New York Times bestselling author Alexandra Robbins, 27, is a journalist who was formerly on the Washington, DC staff of The New Yorker magazine. She has written for a variety of publications, including The New Yorker, The Atlantic Monthly, The Washington Post, USA Today, Cosmopolitan, Chicago Tribune, Self, Salon, and PC. Robbins regularly appears in the national media on shows such as "60 Minutes," "The Today Show," "The Oprah Winfrey Show," CBS's "The Early Show," "Paula Zahn Now," "The Diane Rehm Show," and networks including CNN, NPR, the BBC, MSNBC, CNBC, C-SPAN, and the History Channel.
Investigative journalist Alexandra Robbins talked about the world of high school and how those who thrive in it are not necessarily the ones who end up successful in life. Being an outsider in high school has been viewed negatively especially since the Columbine shootings, but just because students don't conform or aren't popular doesn't make them bad people, she noted. First hour guest, numerologist Glynis McCants talked about the numbers in current events, as well as for Kate Middleton & Prince William. ... More »Host: George Noory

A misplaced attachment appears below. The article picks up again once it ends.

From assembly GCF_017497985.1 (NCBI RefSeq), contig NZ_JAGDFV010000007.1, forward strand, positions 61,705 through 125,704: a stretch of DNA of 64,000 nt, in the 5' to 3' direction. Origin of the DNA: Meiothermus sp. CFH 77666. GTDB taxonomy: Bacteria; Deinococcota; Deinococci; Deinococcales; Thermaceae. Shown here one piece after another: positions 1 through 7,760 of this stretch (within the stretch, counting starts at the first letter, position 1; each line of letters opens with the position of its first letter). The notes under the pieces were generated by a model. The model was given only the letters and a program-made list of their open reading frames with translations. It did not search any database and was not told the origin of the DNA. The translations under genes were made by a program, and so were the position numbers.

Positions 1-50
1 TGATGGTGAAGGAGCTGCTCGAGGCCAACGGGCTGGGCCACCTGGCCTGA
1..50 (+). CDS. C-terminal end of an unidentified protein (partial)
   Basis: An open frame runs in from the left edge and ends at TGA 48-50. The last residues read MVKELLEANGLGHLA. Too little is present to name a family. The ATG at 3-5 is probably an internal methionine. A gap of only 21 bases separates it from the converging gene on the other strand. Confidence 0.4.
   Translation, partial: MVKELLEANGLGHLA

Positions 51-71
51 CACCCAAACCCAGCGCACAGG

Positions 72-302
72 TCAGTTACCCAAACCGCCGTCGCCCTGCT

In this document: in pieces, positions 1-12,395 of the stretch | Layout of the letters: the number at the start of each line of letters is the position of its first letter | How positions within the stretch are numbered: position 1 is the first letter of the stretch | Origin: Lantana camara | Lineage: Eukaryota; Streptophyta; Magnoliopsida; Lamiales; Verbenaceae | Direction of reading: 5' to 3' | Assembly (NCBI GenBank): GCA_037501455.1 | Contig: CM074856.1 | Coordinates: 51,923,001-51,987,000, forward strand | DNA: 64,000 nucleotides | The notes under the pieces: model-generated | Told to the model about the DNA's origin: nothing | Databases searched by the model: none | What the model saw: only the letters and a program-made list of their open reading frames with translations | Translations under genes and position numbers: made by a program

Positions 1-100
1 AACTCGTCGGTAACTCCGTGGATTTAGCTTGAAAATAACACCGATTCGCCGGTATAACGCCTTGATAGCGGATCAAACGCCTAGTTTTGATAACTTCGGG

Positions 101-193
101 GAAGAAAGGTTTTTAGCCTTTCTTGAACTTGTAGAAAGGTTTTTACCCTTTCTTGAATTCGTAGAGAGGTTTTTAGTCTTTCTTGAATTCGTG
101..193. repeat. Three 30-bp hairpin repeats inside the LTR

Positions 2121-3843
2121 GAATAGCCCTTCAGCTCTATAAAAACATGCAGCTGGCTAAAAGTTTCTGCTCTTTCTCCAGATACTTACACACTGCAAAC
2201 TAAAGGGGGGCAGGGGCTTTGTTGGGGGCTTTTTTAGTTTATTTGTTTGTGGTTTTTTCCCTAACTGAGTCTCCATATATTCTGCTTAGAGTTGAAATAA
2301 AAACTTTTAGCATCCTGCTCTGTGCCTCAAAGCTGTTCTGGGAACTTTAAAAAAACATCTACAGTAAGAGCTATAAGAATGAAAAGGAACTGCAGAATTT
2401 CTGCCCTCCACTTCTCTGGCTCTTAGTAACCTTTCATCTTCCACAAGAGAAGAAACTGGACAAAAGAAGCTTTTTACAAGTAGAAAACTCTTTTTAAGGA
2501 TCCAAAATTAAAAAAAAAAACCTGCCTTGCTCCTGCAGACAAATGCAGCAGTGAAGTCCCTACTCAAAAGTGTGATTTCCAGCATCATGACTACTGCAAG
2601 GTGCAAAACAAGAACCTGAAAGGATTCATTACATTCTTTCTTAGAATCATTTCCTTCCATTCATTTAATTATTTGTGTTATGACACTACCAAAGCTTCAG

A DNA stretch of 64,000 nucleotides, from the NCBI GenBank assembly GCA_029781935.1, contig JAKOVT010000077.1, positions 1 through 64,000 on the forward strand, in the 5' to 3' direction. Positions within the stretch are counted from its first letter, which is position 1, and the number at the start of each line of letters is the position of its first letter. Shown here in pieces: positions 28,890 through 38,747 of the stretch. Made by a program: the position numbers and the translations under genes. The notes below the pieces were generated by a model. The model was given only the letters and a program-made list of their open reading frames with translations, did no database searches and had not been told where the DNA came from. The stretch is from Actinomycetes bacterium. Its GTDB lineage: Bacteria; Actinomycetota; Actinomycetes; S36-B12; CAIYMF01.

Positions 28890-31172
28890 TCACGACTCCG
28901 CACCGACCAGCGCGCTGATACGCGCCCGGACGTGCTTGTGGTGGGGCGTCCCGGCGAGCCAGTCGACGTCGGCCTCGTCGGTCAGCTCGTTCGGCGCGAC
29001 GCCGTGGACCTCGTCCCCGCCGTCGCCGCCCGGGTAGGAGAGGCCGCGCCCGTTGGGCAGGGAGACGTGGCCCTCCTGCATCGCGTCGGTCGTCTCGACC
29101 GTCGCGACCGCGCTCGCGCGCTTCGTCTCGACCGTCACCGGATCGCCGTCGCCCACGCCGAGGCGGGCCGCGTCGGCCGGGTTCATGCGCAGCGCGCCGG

Journalist Alexandra Robbins returned for a discussion about her new book, The Overachievers, a narrative that documents the stress and pressures placed on a group of high school students. ... More »Host: George Noory
AuthorAlexandra Robbins returned to the show to further discuss her investigation of Yaleâ€™s infamous secret society, Skull & Bones, which she chronicled in her book Secrets of the Tomb. The "Tomb," a crypt-like building on the Yale campus that is headquarters to the club, is filled with human and animal skulls and relics of death and war, as well containing an underground tunnel, she noted. Various rituals take place among its undergraduate members, Robbins detailed, including paying homage to the Goddess of Eloquenceâ€”Eulogia, as well as a sharing of their sexual histories in what is called "Connubial Bliss." Skull and Bones which was started in 1832, has around 800 living members at any one time, and according to Robbins its main purpose is to get members into roles of power, who then often help other members attain important positions. Interestingly, she noted that the CIA has a number of members who were Bonesmen, and at various meetings with members they were said to casually ... More »Host: George Noory
Author Alexandra Robbins shared her investigation into the Skull and Bones secret society. ... More »Host: George Noory